• The relative value notices were often unclear about how the value of the lump sum compared to the value of the lifetime monthly benefit provided by the plan.
• Many packets did not clearly indicate the interest rate or mortality assumptions used, limiting participants' ability to assess how the lump sum payment was calculated.
• Few of the packets informed participants about the benefit protections they would keep by staying in their employer's plan—full or partial protections provided by the Pension Benefit Guaranty Corp., the agency that insures defined benefit pensions when a sponsor defaults.
This omission is notable because many participants the GAO interviewed cited fear of sponsor default as an important factor in choosing the lump sum.
If the GAO were to get what it wants, plans sponsors would face more regulations and oversight regarding lump sum offers.
The GAO recommended that the Department of Labor (DOL) improve oversight by requiring plan sponsors to notify the agency when they implement lump sum windows, and asked the DOL to coordinate with the Treasury department to clarify guidance on the information sponsors provide to participants.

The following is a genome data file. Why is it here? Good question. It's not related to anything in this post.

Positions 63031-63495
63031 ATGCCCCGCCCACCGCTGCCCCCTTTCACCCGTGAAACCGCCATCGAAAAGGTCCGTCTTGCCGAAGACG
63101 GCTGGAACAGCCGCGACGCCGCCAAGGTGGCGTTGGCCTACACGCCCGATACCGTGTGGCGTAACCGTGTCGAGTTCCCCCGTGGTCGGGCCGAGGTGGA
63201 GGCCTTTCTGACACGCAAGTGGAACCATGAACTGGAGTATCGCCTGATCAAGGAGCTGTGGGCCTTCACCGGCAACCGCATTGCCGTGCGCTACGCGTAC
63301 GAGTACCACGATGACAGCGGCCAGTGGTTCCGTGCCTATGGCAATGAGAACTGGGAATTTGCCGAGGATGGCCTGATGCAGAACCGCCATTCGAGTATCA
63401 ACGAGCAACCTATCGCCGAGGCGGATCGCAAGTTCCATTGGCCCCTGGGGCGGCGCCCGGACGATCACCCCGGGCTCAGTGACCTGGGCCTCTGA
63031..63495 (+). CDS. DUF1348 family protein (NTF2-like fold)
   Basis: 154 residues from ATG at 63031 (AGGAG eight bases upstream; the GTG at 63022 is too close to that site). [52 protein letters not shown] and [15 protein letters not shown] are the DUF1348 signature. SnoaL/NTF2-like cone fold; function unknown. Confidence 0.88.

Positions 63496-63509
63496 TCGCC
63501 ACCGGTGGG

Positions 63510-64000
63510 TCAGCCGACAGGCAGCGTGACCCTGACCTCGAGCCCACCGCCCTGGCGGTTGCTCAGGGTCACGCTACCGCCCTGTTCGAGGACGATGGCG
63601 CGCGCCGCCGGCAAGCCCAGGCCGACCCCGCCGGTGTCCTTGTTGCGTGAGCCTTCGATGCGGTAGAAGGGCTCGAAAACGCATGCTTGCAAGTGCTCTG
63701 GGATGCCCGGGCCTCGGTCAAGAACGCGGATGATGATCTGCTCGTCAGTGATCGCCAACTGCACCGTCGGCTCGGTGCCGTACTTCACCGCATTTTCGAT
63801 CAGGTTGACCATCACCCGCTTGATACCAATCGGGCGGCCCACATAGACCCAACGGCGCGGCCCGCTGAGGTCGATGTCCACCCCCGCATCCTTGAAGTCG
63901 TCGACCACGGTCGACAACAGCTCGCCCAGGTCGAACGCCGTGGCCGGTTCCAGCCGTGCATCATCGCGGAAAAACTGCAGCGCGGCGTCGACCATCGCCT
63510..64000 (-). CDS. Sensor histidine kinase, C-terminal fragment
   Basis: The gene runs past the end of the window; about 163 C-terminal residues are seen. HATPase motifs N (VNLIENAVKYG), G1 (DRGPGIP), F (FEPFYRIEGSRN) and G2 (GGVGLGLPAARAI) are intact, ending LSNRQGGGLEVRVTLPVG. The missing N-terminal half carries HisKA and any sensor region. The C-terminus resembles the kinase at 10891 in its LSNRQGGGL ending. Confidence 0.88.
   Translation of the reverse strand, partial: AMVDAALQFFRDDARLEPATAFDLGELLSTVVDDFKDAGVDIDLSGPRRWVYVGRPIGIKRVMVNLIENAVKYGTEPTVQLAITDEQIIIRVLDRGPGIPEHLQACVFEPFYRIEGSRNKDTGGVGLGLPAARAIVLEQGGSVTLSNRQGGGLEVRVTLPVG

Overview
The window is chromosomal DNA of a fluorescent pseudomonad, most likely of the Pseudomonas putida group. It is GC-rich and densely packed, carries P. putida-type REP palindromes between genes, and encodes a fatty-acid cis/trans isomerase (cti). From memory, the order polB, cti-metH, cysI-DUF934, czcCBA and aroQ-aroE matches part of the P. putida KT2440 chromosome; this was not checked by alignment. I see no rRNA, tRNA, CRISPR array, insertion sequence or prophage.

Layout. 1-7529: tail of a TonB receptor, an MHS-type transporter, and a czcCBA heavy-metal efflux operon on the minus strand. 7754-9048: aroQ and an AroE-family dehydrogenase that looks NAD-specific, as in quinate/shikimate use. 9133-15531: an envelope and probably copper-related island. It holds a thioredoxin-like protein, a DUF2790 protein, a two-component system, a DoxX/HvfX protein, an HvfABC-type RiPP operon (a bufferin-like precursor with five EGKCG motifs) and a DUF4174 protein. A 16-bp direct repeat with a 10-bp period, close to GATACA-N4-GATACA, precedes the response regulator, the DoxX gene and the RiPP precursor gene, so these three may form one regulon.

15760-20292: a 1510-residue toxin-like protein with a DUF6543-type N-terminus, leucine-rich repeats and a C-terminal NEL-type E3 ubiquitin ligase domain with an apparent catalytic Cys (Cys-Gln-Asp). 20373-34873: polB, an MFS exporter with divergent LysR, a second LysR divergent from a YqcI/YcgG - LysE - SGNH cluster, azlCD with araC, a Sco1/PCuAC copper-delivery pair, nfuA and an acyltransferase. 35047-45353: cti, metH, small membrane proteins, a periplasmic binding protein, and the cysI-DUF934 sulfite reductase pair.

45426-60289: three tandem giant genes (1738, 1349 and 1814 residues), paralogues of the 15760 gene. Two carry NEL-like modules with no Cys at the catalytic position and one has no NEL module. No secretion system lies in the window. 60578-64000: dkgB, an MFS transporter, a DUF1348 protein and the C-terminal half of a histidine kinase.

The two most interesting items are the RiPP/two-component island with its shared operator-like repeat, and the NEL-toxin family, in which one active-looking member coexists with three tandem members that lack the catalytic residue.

The GAO also asked the Treasury department to reassess regulations governing relative value statements provided to plan participants, as well as the interest rates and mortality tables used in calculating lump sums.
Stephen Miller, CEBS, is an online editor/manager for SHRM. Follow him on Twitter
Related External Article:Is 2015 the Year of the Lump-Sum Sweeps?, Retirement Town Hall, February 2015 Related SHRM Articles:
Employers Weigh Lump-Sum Pension Cashouts,
SHRM Online Benefits, May 2014
More Pensions to Offer Lump-Sum Payout Windows,
SHRM Online Benefits, February 2013
A Lump-Sum Window Can Help 'De-Risk' a Pension Plan,
SHRM Online Benefits, May 212
You have successfully saved this page as a bookmark.
Please confirm that you want to proceed with deleting bookmark.
You have successfully removed bookmark.
Please log in as a SHRM member before saving bookmarks.
Your session has expired. Please log in again before saving bookmarks.
Please purchase a SHRM membership before saving bookmarks.
An error has occurred
Recommended for you
Refer a Friend to SHRM
SHRM’s HR Vendor Directory contains over 3,200 companies